0755 GMT: More Morning Fun from Press TV. Apparently Shamsoddin Hosseini, Iran's Economy and Finance Minister, says there will no limit on foreign investment in Iranian industrial or mineral sectors under the 5th Development Plan (2010-2015) proposed by Presdent Ahmadinejad: ”The Iranian government will be trying to remove any obstacle in the financial domain by the end of the fifth development plan."

With respect, given reports that foreign investment fell up to 96 percent between March 2008 and March 2009 (in other words, before the current political crisis), I am a bit surprised Mr Hosseini did not declare that investors would be met at Imam Khomeini Airport with flowers and cases of Parsi Cola.

0735 GMT: Press TV's Morning Spin. The Iranian state outlet offers this dramatic story, "China attacks US for online warfare in Iran":
A Chinese Communist Party editorial says the election unrest in Iran was an example of US 'naked political scheming' behind a facade of free speech....The People's Daily editorial said the US had launched a "hacker brigade" and used social media such as Twitter to spread rumors and create trouble in Iran.

Interesting that Press TV doesn't seem to notice a possible motive for China's apparent defense of Iranian sovereignty and legitimacy --- perhaps theirreporters were looking at Twitter when US Secretary of State Hillary Clinton made her high-profile speech last week calling for Internet freedom and focusing on China as the Number One Test Case.

0710 GMT: We've put our first updates in a separate analysis on political and economic developments.

0650 GMT: The Academic Fight over the Funerals. Norooz claims Professor Abbas Kazemi, a member of the School of Communications at Tehran University, has been fired for attending the funeral of Grand Ayatollah Hossein-Ali Montazeri last month.

More than 110 academics and scholars around the world, including Noam Chomsky and Ramin Jahanbegloo, have called for an independent enquiry into the murder of Tehran University professor Massoud Ali-Mohammadi.

0645 GMT: Strikes and Firings. The Flying Carpet Institute reports that five workers at Rasoul Auto Company have been dismissed after strikes over disputed back pays. The employees' wages for November and December have not been settled.

0615 GMT: Sunday's Best Story? Rah-e-Sabz claims that President Ahmadinejad handed over his budget proposal to Speaker of Parliament Ali Larijani, the CD was blank. (Cue all the metaphors about Ahmadinejad's economic plans.) Apparently Ahmadinejad was "quickly ordered" to transfer the proposal that does exist to Parliament.

0530 GMT: We've moved our overnight updates to a separate entry, "Listening to Rumours, Whispers, and Shouts".

UPDATED Israel-Palestine: George Mitchell's "Fail, Fail, Fail" Middle East Tour?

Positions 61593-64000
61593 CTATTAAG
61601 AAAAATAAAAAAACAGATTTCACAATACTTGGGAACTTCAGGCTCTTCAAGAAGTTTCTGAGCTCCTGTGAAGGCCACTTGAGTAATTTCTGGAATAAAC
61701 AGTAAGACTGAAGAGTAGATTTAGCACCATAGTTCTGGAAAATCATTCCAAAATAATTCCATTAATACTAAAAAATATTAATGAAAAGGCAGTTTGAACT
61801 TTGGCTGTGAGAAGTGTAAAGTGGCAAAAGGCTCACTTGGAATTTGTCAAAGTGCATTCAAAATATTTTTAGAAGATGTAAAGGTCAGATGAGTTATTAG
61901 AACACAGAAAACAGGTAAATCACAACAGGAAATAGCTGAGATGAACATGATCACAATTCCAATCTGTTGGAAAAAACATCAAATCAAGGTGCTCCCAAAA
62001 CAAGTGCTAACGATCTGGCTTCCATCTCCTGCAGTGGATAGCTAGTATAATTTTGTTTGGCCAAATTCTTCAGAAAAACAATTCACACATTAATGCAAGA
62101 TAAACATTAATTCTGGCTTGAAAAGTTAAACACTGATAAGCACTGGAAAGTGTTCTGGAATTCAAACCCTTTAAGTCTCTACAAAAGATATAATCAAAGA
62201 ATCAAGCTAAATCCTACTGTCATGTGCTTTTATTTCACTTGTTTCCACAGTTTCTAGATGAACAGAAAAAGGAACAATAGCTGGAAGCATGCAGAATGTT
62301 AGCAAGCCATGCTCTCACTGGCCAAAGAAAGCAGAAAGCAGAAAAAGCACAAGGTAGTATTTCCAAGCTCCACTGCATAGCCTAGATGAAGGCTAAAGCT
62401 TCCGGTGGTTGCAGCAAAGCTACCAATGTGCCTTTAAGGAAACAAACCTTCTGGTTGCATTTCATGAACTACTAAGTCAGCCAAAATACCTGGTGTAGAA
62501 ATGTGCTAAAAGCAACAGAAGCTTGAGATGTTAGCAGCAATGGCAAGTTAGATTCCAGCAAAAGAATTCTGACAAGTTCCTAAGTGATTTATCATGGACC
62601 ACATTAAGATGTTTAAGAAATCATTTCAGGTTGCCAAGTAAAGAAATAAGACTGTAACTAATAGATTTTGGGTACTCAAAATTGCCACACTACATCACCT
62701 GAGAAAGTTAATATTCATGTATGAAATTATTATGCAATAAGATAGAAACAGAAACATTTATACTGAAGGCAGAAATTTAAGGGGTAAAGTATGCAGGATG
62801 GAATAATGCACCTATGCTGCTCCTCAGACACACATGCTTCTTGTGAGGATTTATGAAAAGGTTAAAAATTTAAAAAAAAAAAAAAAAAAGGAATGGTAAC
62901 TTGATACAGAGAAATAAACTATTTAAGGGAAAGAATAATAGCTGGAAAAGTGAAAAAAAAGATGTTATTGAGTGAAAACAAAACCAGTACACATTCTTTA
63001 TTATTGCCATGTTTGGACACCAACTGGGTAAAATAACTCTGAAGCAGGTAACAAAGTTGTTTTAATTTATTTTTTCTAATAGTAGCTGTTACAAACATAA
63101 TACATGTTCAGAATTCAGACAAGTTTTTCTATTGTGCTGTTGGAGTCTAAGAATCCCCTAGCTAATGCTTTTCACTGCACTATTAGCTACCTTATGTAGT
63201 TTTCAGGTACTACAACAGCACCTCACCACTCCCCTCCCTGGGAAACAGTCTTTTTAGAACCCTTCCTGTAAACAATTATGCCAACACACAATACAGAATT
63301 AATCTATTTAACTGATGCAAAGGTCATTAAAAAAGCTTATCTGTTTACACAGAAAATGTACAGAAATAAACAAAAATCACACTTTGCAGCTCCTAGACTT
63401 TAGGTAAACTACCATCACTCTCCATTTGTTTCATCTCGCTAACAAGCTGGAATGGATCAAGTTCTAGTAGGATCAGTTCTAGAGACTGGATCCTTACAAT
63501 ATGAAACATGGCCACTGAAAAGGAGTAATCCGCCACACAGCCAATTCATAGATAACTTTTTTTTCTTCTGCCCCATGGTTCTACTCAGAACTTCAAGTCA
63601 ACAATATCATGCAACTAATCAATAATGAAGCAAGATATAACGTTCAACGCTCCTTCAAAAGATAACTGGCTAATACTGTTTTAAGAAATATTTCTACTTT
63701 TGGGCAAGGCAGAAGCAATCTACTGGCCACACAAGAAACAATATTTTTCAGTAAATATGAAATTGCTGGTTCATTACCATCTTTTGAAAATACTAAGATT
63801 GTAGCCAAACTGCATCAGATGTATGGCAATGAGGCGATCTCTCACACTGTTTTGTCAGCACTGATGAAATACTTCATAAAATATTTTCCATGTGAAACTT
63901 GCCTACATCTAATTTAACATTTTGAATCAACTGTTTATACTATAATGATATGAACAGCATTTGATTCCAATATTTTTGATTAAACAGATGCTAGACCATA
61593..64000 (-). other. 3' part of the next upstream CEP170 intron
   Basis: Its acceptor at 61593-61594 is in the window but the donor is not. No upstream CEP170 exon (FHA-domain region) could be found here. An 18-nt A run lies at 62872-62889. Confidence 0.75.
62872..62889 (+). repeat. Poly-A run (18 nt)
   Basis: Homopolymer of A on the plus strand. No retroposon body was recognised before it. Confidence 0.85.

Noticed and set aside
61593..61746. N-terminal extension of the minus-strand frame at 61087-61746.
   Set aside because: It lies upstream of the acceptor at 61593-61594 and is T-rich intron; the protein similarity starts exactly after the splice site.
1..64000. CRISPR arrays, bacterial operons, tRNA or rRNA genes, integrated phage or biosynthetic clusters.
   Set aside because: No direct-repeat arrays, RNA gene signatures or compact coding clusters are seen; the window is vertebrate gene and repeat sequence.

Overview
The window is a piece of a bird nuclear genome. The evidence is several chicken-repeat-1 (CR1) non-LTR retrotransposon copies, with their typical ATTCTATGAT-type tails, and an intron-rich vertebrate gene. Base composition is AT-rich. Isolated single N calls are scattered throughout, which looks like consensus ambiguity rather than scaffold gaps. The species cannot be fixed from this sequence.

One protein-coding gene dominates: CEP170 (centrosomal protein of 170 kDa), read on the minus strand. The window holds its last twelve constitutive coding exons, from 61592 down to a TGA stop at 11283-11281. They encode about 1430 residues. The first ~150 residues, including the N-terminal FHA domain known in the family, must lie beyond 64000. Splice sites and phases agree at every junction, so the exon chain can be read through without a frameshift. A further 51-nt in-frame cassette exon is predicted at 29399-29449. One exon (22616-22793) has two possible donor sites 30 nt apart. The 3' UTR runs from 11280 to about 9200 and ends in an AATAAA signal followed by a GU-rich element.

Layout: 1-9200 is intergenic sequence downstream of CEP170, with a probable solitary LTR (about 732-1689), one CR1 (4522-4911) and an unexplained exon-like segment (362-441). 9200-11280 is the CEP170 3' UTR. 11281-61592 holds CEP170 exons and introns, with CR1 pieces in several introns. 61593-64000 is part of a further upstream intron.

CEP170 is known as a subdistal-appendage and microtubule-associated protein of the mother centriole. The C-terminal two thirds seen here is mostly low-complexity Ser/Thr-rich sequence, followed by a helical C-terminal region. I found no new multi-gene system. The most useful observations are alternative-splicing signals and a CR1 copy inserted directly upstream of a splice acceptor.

UPDATE 25 JANUARY: Following a second meeting with Israel's Defense Minister Ehud Barak in Tel Aviv on Saturday night, US Mideast special envoy George Mitchell met with Prime Minister Benjamin Netanyahu on Sunday morning. Netanyahu said after the discussions that "new and interesting ideas" were raised for the resumption of peace talks with the Palestinians. However, he offered no details.

During the weekly cabinet meeting, Netanyahu repeated, "I expressed my hope that these new ideas will allow for the renewal of the (negotiating) process."

The start of US Middle East envoy George Mitchell's trip to the Middle East this week wasn't too bad. He stopped in Lebanon to declare that the country would play a key role in efforts to build lasting and comprehensive peace and stability in the Middle East.

Israel-Palestine: United Nations “Stop the Occupation of East Jerusalem”

For the third time, Mitchell met with Syrian President Bashar Assad in Damascus. That brought the standard You're Very Important line as well: "Syria, certainly has an important role to play in all these efforts, as do the US and international community."

Then the Middle East road got bumpy. On Thursday, Mitchell held meetings with Israeli President Shimon Peres, Defense Minister Ehud Barak, Foreign Minister Avigdor Lieberman and Prime Minister Benjamin Netanyahu. The US envoy put out President Obama's vision of a Palestinian state alongside Israel in peace, "We will pursue (that) until we achieve that objective." In Washington, Secretary of State Hillary Clinton's statement seemed to be guarding against bad news from the West Bank:
This issue is between Israel and the Palestinians. The US, UK, EU and the Arab League, everybody can work together to create a positive atmosphere, we will continue to do whatever we can, and we urge both parties to return to the negotiations table.

And on Friday afternoon, Mitchell faced that challenge when he finally met with Palestinian Authority leader Mahmoud Abbas. Abbas was insistent on a full settlement freeze in West Bank and East Jerusalem before re-starting peace talks, and following the meeting, chief Palestinian negotiator Saeb Erekat said:
When we say a settlement freeze that includes Jerusalem, that is not a Palestinian condition. That is rather an Israeli obligation, and the same thing is applicable to our demand to have negotiations resume where we left them in December 2008.

Israel's Netanyahu, hwoever, put the ball in the court of Ramallah and called on the Palestinian Authority to "stop wasting time talking about how to enter the peace process." A statement released by the Prime Minister's office declared:
The Palestinian Authority are the ones that are preventing the re-launch of the peace process with their preconditions that they have never asked before from any previous Israeli government. The Prime Minister calls on the Palestinian Authority to sit at the negotiating table and discuss ways to promote security, peace, and prosperity for the two people.